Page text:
Working with nature

 

In today's challenging world, the restoration of nature can benefit wildlife and people alike. 

Written by Frans Schepers, Managing Director of Rewilding Europe.

Founded in 2011, Rewilding Europe is a nonprofit initiative working to make Europe a wilder place. As part of the rewilding philosophy, we believe that wild nature and restored natural processes can be a vital ally as we attempt to overcome today's socio-economic challenges. Working with nature can protect us from floods, store carbon, prevent wildfires, secure drinking water supplies, boost climate resilience, ensure human health and wellbeing and drive economic growth.  

From the greening of gardens, parks and cities right through to the large-scale rewilding of landscapes, more and more people are now realizing that ecosystem restoration and nature-based solutions are vital to the long-term health of our planet. The announcement of the "UN Decade on Ecosystem Restoration 2021-2030" earlier this year illustrates the increasing importance of this concept on the international policy agenda.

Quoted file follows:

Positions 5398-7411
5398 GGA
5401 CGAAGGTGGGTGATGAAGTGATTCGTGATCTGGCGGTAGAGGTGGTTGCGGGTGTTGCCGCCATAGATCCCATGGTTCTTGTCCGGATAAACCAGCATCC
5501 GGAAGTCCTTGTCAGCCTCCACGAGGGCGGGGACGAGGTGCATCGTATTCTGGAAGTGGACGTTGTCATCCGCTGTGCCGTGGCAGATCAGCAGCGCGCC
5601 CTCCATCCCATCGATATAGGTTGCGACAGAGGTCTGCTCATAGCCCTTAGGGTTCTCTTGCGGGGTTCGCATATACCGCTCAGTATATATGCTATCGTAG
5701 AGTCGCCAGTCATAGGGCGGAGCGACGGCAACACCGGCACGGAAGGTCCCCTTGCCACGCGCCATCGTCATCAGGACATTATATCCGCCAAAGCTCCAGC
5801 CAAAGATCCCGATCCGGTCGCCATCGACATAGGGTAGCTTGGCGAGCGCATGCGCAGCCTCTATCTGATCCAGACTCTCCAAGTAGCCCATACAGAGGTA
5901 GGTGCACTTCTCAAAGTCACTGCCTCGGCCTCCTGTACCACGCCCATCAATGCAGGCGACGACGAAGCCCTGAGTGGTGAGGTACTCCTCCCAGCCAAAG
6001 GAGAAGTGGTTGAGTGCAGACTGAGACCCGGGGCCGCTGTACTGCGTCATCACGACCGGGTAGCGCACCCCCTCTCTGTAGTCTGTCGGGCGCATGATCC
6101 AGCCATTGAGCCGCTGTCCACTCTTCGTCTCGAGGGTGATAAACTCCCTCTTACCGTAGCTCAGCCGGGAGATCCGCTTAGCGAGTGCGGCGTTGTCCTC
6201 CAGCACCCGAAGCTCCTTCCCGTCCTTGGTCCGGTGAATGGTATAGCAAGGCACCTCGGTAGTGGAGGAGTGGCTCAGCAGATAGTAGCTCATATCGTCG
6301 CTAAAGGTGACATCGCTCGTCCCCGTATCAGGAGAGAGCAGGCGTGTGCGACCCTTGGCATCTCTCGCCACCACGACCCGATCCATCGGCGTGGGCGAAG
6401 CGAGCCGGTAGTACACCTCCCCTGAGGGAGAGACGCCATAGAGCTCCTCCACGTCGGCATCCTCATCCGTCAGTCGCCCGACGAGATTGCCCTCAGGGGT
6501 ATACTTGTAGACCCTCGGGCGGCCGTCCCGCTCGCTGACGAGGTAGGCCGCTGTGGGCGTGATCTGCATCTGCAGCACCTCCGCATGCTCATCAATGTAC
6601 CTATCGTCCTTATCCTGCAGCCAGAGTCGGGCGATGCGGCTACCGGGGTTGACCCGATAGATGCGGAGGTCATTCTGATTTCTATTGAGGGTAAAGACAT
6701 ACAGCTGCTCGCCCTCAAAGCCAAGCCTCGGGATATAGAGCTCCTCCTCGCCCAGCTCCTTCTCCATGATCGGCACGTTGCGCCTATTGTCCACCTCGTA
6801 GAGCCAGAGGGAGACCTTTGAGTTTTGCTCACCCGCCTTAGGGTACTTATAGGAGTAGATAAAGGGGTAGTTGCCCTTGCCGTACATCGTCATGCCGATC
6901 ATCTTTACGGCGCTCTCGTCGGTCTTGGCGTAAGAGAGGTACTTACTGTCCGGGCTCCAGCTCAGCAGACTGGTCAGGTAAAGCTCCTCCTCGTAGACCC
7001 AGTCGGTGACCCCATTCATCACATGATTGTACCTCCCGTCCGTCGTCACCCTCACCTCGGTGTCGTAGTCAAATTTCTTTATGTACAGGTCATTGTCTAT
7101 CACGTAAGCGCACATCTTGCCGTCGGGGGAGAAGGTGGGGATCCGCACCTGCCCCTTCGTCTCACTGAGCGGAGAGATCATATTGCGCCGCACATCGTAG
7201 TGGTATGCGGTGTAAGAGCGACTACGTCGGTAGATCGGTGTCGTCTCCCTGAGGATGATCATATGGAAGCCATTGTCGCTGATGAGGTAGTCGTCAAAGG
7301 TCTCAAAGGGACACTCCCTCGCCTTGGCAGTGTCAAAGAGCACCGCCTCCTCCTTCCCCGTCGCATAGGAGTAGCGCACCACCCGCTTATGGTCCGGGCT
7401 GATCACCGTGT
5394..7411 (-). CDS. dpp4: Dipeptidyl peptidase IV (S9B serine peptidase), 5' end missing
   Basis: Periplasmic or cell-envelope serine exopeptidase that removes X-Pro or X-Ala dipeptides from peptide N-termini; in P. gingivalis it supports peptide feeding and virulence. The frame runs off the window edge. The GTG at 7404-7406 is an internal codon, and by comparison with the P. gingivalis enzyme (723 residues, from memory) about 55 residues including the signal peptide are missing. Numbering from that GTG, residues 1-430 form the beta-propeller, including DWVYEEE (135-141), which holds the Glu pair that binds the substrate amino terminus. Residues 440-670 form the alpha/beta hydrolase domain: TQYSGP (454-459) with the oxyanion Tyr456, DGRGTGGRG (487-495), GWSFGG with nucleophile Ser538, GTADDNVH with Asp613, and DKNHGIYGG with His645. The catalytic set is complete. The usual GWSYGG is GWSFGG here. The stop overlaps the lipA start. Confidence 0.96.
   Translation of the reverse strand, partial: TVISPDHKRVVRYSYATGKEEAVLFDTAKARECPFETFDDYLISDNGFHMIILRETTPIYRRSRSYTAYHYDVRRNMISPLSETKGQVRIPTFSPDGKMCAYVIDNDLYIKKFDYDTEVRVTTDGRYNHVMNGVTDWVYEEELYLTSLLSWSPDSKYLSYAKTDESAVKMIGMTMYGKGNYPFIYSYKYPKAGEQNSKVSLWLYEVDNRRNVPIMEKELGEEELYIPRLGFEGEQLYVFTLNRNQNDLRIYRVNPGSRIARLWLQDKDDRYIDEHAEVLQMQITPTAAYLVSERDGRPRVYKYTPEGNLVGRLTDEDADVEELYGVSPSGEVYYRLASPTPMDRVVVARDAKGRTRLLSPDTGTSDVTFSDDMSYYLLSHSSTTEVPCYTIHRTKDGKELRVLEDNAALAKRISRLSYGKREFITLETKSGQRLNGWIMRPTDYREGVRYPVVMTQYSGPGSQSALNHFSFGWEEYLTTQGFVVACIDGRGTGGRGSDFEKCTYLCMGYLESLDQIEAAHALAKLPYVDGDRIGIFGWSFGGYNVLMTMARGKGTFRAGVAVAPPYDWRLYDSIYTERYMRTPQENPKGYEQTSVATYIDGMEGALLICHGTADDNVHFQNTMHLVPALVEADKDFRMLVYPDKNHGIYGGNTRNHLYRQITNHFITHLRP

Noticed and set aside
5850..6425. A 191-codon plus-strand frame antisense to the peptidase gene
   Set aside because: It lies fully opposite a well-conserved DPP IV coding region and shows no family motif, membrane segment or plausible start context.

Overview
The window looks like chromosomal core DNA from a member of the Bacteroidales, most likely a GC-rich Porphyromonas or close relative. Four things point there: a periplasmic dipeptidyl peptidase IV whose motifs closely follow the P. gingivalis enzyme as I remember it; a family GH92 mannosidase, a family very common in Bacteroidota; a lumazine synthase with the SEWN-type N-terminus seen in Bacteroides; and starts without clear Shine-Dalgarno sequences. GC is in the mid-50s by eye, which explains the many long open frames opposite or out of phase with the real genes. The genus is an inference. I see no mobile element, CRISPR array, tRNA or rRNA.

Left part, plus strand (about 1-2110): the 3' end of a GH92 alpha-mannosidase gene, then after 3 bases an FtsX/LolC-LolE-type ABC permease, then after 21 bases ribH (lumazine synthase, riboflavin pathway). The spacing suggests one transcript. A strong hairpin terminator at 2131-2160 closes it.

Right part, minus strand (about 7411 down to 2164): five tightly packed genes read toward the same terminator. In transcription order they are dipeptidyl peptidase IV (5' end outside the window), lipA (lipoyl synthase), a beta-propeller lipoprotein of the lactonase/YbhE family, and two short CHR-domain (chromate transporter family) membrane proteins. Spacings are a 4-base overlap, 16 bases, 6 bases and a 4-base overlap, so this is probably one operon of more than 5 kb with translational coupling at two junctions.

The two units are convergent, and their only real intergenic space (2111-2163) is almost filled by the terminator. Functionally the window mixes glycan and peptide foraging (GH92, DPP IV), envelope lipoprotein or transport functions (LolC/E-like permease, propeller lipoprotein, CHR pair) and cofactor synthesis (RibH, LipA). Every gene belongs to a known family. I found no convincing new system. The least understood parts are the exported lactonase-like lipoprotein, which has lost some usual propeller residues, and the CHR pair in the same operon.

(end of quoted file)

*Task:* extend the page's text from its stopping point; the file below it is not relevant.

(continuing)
At Rewilding Europe, we want to see Europeans and European wild nature thriving alongside each other, not separated by fences or divided by human-wildlife conflict. If rewilding efforts are to have the best possible outcome, we need to explore how people can not only co-exist, but also benefit from those efforts in a variety of ways, including economically. 

Across all of our operational areas, Rewilding Europe is building a "business case for the wild", providing technical expertise and  financial assistance to local, nature-based entrepreneurs. By creating new jobs and revenue streams - ranging from bison rangers in Romania right through to sustainable forestry in Portugal—rewilding is helping to revitalize areas of Europe that are frequently characterized by economic stagnation, depopulation and land abandonment.

 Large herbivores grazing in Lika Plains are already adapted to the harsh weather conditions of Velebit Mountains.  Photo credit: Nino Salkić/Rewilding Velebit. Large herbivores grazing in Lika Plains are already adapted to the harsh weather conditions of Velebit Mountains. Photo credit: Nino Salkić/Rewilding Velebit.


A Model Approach